top of page
  • Writer's pictureMeghan St. Clair

Listening for Understanding

Updated: Mar 18, 2020

At book club, we talked ourselves around the room looking for clues to each other’s leanings. Many hid out on social media trying to decipher which of the negative messages were true, and what should be done with the information once it was decoded. At church we watched our friends file into pews, afraid of what would happen in the days and weeks to come. We were a country wondering what others thought, yet too afraid to ask. The media missed the mark on the pulse of the people, abundantly clear by their surprise with the President-elect. Entire demographics discounted made their voices known.

More complicated than a country divided, the outcome of the election centered on what we didn’t talk about. We are critical thinkers, who got distracted by telling ourselves that all Democrats want to end pregnancies, accept entitlements, and pay taxes OR all Republicans are racist, sexist, homophobes. As Pennsylvania was colored in red, my thoughts drifted off into clouds of white privilege. I knew that when I woke up tomorrow my life would change very little. I would still be white and privileged and I would still be a woman and a minority. There is a certain sense of dread having come so far and then having the rug pulled out from under you, I can empathize with that. I also know how it feels to hold on for dear life. Half the country won and half the country lost in this election, and we didn’t see that coming.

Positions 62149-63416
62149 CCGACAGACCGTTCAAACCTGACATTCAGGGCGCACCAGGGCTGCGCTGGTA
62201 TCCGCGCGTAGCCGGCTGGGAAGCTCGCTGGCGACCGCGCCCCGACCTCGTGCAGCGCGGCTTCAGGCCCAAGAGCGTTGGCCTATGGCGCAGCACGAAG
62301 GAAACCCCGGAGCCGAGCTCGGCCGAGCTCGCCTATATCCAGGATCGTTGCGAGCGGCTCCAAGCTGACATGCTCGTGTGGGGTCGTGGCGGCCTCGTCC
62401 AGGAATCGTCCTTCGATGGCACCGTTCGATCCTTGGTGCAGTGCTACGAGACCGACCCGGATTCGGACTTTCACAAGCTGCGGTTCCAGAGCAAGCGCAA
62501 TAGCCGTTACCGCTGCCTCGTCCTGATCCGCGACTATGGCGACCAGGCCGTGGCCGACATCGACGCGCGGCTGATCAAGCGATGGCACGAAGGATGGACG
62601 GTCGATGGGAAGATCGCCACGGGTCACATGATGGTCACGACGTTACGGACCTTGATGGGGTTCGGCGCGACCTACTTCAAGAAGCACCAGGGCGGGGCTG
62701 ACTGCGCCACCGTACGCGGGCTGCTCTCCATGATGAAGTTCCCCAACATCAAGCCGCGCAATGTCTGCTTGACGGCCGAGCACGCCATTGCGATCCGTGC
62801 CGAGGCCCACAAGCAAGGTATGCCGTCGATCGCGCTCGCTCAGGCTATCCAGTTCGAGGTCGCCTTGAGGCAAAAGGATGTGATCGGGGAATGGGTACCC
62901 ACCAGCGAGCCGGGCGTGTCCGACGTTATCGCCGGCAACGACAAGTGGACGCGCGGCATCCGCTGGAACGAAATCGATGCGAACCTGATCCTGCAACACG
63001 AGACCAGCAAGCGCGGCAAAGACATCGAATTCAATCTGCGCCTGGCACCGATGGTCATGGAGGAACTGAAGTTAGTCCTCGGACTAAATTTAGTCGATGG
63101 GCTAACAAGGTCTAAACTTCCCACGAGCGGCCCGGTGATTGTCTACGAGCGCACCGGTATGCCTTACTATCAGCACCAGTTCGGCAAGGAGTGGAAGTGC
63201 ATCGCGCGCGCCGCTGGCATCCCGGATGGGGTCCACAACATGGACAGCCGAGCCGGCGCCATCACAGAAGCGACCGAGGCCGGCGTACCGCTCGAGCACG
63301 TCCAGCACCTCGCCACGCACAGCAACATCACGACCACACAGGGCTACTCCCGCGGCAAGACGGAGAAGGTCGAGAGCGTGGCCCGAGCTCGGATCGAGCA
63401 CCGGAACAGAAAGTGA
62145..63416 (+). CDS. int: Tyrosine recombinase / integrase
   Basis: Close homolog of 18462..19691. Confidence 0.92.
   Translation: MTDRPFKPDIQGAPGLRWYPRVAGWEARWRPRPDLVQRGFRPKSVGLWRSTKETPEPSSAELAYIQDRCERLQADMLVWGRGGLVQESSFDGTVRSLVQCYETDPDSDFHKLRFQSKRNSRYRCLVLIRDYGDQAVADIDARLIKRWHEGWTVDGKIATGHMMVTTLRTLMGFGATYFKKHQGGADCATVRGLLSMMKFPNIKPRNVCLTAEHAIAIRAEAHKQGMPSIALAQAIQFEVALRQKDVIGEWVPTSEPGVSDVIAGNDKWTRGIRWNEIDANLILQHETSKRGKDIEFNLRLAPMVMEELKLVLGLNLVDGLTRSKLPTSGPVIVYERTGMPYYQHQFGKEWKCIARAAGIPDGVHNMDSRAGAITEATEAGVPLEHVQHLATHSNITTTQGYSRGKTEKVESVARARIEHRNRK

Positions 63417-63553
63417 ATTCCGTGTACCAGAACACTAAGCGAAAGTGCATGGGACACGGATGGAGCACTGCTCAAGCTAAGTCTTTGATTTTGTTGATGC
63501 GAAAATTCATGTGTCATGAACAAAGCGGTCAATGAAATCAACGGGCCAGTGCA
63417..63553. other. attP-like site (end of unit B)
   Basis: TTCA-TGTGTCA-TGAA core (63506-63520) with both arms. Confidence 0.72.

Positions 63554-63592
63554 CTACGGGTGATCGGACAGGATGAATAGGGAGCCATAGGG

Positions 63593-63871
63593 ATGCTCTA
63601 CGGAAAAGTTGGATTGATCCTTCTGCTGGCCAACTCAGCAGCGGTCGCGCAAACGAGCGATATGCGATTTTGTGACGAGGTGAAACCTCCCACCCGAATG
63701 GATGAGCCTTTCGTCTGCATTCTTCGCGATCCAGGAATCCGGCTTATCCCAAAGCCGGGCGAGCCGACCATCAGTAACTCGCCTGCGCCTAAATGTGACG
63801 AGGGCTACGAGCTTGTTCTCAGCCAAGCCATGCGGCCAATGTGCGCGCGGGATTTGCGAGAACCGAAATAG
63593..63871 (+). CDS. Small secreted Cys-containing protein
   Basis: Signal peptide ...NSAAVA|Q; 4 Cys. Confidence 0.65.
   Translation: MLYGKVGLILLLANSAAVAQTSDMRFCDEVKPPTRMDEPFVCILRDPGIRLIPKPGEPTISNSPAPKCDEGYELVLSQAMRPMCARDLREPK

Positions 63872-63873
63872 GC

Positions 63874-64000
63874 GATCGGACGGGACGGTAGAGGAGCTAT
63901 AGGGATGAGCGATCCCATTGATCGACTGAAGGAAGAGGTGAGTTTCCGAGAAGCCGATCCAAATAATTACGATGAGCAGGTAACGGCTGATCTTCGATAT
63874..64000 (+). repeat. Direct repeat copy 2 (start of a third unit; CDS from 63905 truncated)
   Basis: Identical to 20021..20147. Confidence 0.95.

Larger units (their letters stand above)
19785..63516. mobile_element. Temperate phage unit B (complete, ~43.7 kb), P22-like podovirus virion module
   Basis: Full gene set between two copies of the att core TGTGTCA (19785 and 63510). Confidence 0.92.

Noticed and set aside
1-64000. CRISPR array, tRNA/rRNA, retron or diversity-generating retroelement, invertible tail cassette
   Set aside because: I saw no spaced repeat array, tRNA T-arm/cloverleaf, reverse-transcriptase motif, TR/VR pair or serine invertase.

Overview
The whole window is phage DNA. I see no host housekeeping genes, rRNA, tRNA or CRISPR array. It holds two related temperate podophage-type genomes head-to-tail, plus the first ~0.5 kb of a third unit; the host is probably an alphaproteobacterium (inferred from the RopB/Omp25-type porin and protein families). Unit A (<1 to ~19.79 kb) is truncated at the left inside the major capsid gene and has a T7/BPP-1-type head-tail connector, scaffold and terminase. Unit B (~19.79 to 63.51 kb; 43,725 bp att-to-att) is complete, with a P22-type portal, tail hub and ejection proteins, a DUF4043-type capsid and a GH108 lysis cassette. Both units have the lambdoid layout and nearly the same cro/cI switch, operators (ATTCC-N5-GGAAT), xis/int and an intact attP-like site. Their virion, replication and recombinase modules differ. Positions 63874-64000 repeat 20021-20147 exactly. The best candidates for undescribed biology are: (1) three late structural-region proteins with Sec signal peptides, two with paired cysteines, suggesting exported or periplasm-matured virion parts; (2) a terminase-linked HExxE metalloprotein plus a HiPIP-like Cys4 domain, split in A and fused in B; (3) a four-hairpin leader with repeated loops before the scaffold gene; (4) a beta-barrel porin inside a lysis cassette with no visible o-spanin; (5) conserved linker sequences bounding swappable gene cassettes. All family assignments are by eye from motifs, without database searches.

While many of us were screaming and yelling about the ugliness of humans, others were politely side stepping each other to avoid a fight. We missed the opportunity to have a conversation about how desperately we want to preserve our way of life and why. We’ve gotten in the habit of trying to talk people into things, rather than listening to gain understanding. Instead of getting to know the farmer in the field or the single mom in the city, we bury ourselves in Facebook to pick apart the day’s sensationalized headline. We forgot to talk about what it looks like to our neighbors across America when they feel their core being threatened and criticized. We discounted the will of the people to protect their livelihoods and cultural norms. Turns out we underestimated our own pain and deep rooted sentiments. Everyone was feeling a bit disenfranchised; like we were “others” in a nation of equals.

This election defined our differences, but didn’t highlight our commonality. Friends, put down your iPhones. Instead, look your disenfranchised neighbor in the eye and know you are united in your sense of not belonging. Be aware that your neighbors also won and lost this year. Have empathy for those who failed because once you failed.  Have empathy for those who succeeded because once you succeeded. Don’t let your Twitter feed tell you to be angry. Don’t stop championing your causes, and don’t ask someone to get over it. Don’t hide out on social media; seek others with differing world views and listen to what they have to say. Hear them from the context of self awareness rather than blame. Look at the hard truths of people and be ready to listen rather than persuade. Go out into the world and find living, breathing humans who are carrying the weight of the world on their shoulders and talk to them.  If we think long and hard about how brave/scary/loud/emotional it is to share our heart in its most glorious moments and its darkest we might find compassion. We are a nation built by outsiders, and we will always be others together.

0 views0 comments

Recent Posts

See All
bottom of page